One key guide for the community to consider is that Council is unlikely to install any features that would generally be a commercial venture such as an ice/roller-skating rink, bowling alley, cinema or water park. However, it may be possible for designs to facilitate some aspects of those ideas in a way which encourages commercial and community providers to run those activities.
Following a fair and open tender process, the contract has been awarded to TLCC (The Landscape Construction Company). TLCC has been recognised for excellence in the field of landscape construction with more than 30 awards and more than 850 completed projects.
TLCC will engage local contractors on the project where possible, subject to competitive tender processes, capability and availability within the project timelines.
TLCC's previous projects include Queens Park Toowoomba, Walton Bridge Park Upgrade at The Gap and Underwood Park Nature Play in Logan.
The site is approximately 14 hectares (approx 400m x 400m) on the east side of Fairway Drive, Kensington Grove.
It contains approximately 2.5 hectares of remnant vegetation which would be kept as an environmental area possibly including walking trails.
Slopes of up to 5% on much of the land would require more expensive earthworks for some potential uses such as sports field.
Some parts of the site would not be suitable for various types of infrastructure including parking, buildings, playgrounds and sports fields but may be suitable for walking trails, and informal picnicking.
Additional roads would need to be constructed at various stages to meet park development needs. This work may be undertaken by, and as needed by, developers of adjacent estates.
Access to potable and non-potable water and installation of appropriate waste water treatment facilities and effluent disposal would be needed. The accessibility and responsible use of water may also add constraints to final components such as potential water-play features.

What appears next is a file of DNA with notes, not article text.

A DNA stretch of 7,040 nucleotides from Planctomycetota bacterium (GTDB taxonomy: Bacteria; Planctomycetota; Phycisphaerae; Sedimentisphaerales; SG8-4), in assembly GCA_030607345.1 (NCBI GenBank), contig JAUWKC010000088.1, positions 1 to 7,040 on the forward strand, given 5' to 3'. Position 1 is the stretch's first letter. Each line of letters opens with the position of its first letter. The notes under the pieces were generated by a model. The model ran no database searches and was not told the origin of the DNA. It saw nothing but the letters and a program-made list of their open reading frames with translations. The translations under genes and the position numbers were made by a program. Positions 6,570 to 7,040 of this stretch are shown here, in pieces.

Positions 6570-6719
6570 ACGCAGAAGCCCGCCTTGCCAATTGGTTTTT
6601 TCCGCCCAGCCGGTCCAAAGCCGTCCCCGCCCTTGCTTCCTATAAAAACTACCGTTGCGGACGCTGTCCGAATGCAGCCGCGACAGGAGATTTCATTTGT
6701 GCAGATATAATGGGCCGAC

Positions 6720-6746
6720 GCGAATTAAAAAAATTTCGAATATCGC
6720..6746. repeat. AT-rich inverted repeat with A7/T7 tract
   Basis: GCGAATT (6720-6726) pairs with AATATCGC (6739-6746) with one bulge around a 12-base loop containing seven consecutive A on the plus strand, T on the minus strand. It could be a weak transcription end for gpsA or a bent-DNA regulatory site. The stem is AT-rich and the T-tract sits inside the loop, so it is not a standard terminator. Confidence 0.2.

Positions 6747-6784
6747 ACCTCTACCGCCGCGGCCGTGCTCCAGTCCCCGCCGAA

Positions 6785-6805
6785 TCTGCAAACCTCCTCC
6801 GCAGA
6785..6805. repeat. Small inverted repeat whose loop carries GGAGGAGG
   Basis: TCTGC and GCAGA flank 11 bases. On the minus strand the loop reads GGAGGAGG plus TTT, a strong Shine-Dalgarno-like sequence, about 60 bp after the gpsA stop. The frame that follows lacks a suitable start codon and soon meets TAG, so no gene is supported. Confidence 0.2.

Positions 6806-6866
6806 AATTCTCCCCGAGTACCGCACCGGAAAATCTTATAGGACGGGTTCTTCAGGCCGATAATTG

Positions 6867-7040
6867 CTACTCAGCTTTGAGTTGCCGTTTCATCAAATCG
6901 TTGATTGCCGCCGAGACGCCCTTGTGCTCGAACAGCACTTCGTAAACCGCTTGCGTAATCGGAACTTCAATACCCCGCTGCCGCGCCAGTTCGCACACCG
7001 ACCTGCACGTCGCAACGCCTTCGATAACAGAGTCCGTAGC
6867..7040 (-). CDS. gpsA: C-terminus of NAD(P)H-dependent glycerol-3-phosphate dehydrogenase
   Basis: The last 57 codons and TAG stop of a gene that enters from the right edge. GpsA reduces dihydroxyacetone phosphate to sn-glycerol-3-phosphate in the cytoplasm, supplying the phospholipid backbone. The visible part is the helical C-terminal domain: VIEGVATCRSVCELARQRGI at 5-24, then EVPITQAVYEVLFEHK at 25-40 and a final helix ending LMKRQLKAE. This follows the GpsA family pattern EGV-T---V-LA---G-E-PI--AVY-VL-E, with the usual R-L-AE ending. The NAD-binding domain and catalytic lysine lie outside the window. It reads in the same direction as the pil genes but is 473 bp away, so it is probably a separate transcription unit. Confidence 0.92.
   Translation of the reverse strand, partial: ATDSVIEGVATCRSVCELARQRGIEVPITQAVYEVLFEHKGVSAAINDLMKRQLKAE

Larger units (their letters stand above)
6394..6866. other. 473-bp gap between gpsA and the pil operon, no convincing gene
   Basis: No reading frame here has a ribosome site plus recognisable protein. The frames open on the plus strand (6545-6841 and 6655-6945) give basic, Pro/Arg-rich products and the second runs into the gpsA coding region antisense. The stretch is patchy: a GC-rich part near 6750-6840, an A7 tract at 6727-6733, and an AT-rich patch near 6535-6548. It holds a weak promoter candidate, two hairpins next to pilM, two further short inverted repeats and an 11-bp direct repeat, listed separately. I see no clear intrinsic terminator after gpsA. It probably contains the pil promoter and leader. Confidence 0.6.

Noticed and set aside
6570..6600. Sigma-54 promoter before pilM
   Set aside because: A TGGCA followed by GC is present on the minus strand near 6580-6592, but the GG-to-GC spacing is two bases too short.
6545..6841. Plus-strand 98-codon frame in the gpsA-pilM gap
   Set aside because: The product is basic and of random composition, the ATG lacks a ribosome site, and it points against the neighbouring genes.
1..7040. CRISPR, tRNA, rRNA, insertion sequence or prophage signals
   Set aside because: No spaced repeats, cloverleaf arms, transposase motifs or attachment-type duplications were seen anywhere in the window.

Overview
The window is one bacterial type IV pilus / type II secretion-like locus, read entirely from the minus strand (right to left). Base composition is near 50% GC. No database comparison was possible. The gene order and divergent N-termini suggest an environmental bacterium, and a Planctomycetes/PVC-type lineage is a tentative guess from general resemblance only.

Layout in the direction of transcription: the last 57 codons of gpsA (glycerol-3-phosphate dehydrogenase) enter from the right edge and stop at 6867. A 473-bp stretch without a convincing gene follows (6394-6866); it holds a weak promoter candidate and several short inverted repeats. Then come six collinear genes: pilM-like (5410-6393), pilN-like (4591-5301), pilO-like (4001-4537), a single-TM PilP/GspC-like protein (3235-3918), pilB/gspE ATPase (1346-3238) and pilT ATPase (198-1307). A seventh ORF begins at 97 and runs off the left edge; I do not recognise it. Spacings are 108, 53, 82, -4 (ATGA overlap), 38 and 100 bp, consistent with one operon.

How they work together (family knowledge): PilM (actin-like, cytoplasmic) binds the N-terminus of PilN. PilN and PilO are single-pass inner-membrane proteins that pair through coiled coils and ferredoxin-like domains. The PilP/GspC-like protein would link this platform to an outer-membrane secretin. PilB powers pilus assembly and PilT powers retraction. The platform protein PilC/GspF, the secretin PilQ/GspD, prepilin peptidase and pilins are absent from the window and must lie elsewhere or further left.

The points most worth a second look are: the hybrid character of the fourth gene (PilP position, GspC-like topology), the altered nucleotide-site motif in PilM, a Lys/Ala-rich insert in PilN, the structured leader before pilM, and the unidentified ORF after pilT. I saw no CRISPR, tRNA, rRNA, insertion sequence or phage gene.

Council is very aware of the local wildlife in the area of the park including koalas, wallabies, geckoes, birds and more and will minimise impacts wherever possible.
As per the concept designs, large portions of the site will be maintained as bushland, particularly but not limited to the southern half of the site. Tree clearing in other areas will be selective to provide necessary space for infrastructure without unnecessarily removing the natural wildlife habitats.
A thorough environmental inspection has been undertaken by an independent consultant and Council will manage disruption to natural habitats in accordance with all government requirements.
Settlement of the area dates from the mid 1800s, with land used mainly for farming, both agricultural and grazing. Some housing and population growth took place during the late 1800s and early 1900s. Population was minimal until the post-war years. Rapid growth occurred between 1991 and 2011, with the population more than quadrupling as the area opened initially as rural residential and increasingly as large residential homesites.
From the 1990's onwards, affordable residential development and its close proximity to Ipswich, Brisbane and Toowoomba make Hatton Vale and Kensington Grove popular localities to reside and commute from.
Hatton Vale is home to Hatton Vale Motel, Fairways Tavern and Golf Club, and the IGA Hatton Vale shopping centre, two child care centres and the Hatton Vale State School. The relaxed rural lay out of homesites, as well as close proximity to Ipswich and Toowoomba via the Warrego Highway make this a great location for families.
The population in 2017 of the wider area from Lockrose to Plainland to Summerholm was 9,380 which represents a 13% growth from 2012. Two thirds (65.3%) of the population is less than 50 years of age, and households with children make up almost half the population (46.7%). The average household size of 2.85 persons is above the Regional (2.65%), State (2.54%) and National (2.55%) averages.
Council understands there is strong community interest in the development of a water park within this park or elsewhere in the region, and has considered various options.
The concept designs allow for water play areas that are consistent with limited water supply and water conservation. It is unlikely Council would build a large water park on this site due to both capital and ongoing operational and maintenance costs, however it may be possible for a commercial water park to be included in the future.
Reports on community consultation are published in the Documents Library section of this site. Concept designs based on community consultation are also available in the Document Library.